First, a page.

In 2017, state-owned telecom operator TelOne launched two data centers with cloud facilities in Harare and Mazowe (38 km from Harare) at a cost of USD 1.6 million. The launch was part of a USD 98 million network upgrade project implemented with Chinese firm Huawei, funded by a loan from the Export-Import Bank of China. Another state-owned mobile network operator NetOne is in a USD 71 million partnership with Huawei for the rollout of 260 base stations, to improve network coverage including rural areas. Under the project, the base stations are being upgraded to 4G and 5G.

More importantly, Zimbabwe’s major network operators have used Chinese-backed loans to build and upgrade their telecommunications infrastructure. On February 26, 2021, President Mnangagwa commissioned the National Data Center (NDC) in Harare. The facility, which will be linked to databases with information from “key economic players and state institutions” is meant to digitise government services. It was also completed in partnership with the Chinese government. Mnangagwa’s regime is already using facial recognition technology from Chinese firm Hikvision at airports and international border posts. Hikvision software is being integrated with locally developed technology to drive an Artificial Intelligence (AI) and a national facial recognition system in Zimbabwe.

The deployment of surveillance technologies in Zimbabwe has outpaced democratic control. With the use of digital spyware, a few state security officers can trace, with precision, a vast number of citizens, and capture and store their data without any controls. The majority of media items used for research in the monitor revealed that the secretive nature of surveillance in Zimbabwe creates the risk of abuse by political actors. In 2020, Mnangagwa’s government spent USD 20 million (the first tranche of a USD 100 million contract set to end in 2025) on an initial phase of a mass police state surveillance grid in collaboration with Huawei. Under the deal, CloudWalk Technology and Hikvision will supply facial recognition technology, with the former company already harvesting the data of millions of Zimbabweans under biometric voter registration for storage and processing in China. Part of CloudWalk Technologies’s demands in the partnership included the establishment of strong and stable data communication networks as well as extensive camera deployment. This would mark the next step in the AI partnership with the government of Zimbabwe as the rollout of a facial recognition camera system vastly depends on reliable internet protocols.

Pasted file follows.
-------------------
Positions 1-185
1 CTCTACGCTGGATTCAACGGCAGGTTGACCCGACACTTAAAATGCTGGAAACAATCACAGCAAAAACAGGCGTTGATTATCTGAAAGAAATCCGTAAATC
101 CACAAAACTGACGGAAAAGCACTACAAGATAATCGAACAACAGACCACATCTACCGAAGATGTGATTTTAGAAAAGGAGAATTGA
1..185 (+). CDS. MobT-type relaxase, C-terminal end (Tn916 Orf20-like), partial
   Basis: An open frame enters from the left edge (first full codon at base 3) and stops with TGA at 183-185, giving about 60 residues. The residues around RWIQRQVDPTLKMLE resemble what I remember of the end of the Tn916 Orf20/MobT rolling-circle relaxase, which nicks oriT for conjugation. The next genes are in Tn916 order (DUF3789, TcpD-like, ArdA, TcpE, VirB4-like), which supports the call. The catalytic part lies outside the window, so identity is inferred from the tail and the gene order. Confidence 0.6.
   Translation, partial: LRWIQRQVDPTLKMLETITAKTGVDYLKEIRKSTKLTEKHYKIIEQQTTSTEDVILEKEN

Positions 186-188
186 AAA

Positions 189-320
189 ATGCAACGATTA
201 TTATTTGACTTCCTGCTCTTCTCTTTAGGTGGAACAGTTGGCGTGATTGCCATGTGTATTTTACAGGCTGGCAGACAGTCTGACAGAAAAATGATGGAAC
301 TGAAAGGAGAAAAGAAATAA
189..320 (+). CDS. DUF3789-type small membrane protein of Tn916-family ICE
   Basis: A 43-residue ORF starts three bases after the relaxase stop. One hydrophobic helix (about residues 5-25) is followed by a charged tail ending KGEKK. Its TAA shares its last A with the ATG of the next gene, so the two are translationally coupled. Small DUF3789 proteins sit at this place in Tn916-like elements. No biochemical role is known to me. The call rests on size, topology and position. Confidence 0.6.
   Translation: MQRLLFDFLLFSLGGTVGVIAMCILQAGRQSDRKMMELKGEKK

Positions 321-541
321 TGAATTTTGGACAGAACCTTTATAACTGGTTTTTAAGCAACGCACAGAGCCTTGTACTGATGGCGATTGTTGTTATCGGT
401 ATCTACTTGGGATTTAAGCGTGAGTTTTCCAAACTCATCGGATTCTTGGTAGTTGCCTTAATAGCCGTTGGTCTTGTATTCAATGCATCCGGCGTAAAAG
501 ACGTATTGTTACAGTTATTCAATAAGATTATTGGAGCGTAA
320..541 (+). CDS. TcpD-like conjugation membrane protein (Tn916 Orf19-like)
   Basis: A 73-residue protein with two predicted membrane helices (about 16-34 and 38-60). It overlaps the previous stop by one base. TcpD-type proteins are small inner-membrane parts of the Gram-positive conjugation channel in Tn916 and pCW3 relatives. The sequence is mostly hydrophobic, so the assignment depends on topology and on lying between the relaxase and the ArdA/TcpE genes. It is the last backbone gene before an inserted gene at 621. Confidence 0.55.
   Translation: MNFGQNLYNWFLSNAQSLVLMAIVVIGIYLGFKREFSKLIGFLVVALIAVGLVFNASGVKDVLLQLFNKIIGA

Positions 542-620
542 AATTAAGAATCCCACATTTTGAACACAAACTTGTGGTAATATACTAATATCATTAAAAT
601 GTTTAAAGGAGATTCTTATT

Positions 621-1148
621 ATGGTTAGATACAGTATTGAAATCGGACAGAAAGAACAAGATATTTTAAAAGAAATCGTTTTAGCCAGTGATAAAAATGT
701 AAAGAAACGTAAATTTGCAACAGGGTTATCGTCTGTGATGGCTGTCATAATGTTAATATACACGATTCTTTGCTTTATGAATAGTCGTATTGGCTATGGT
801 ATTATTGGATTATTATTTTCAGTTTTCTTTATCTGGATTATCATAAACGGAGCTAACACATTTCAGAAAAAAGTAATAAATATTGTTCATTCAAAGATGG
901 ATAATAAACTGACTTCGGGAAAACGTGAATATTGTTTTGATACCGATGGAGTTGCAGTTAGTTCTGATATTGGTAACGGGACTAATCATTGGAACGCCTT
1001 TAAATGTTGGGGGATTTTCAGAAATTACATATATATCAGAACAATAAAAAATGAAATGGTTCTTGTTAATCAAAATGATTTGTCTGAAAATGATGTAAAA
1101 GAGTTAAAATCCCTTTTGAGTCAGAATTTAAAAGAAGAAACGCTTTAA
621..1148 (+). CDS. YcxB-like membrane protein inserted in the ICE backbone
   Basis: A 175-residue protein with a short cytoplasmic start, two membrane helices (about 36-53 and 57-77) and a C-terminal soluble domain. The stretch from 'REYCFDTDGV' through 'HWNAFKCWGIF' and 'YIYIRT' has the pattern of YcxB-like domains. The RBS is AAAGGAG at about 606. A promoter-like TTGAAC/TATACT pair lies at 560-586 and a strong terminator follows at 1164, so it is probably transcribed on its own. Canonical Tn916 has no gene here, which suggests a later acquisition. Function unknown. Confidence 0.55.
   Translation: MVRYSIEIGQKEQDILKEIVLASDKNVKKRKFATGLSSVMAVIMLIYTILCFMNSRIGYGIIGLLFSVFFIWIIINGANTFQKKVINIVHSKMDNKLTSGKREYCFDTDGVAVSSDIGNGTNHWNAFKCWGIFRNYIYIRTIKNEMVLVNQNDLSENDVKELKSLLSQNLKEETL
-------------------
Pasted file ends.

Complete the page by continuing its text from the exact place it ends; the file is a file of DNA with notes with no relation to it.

Journalist Amy Hawkins notes in Foreign Policy that China’s intentions go beyond providing infrastructure and that Beijing is striving to export its ideology — especially around surveillance and control — to African countries through the BRI initiative.

Why does this all matter?

The majority of citizens remain indifferent to the creation of a surveillance state that intrudes on privacy and other critical human rights, under the conviction that they are immune to the government’s excesses as long as they are not rights activists, political actors, or journalists. This belief that the infringement of human and digital rights does not concern them at all has created fertile ground for the emergence of pervasive surveillance in Zimbabwe.

The rollout of surveillance technologies in Zimbabwe is not about ensuring the safety of citizens or moving towards a modernised state as government narratives suggest. Rather, these technologies are highly useful for espionage and social influence through controlling narratives and shaping the way people should think about the ruling regime. A senior government official quoted in local media confirms that the government of Zimbabwe has, for years, been constructing an AI database of citizens using Chinese technologies.

Section 57 of Zimbabwe’s constitution provides for the right to privacy, yet this provision is being blatantly violated by the government of Zimbabwe as it spies on citizens, stores their information under the guise of biometric voter registration, and likely uses that data for political ends. Though Zimbabwe has a Data Protection Act, it is criticized by human rights advocates as a piece of legislation meant to criminalize free expression online and crack down on civic space, rather than help this situation. Surveillance encourages self-censorship on online platforms and also serves to undermine rights to freedom of expression and freedom of association, encapsulated in the constitution under Section 61 and Section 58 respectively.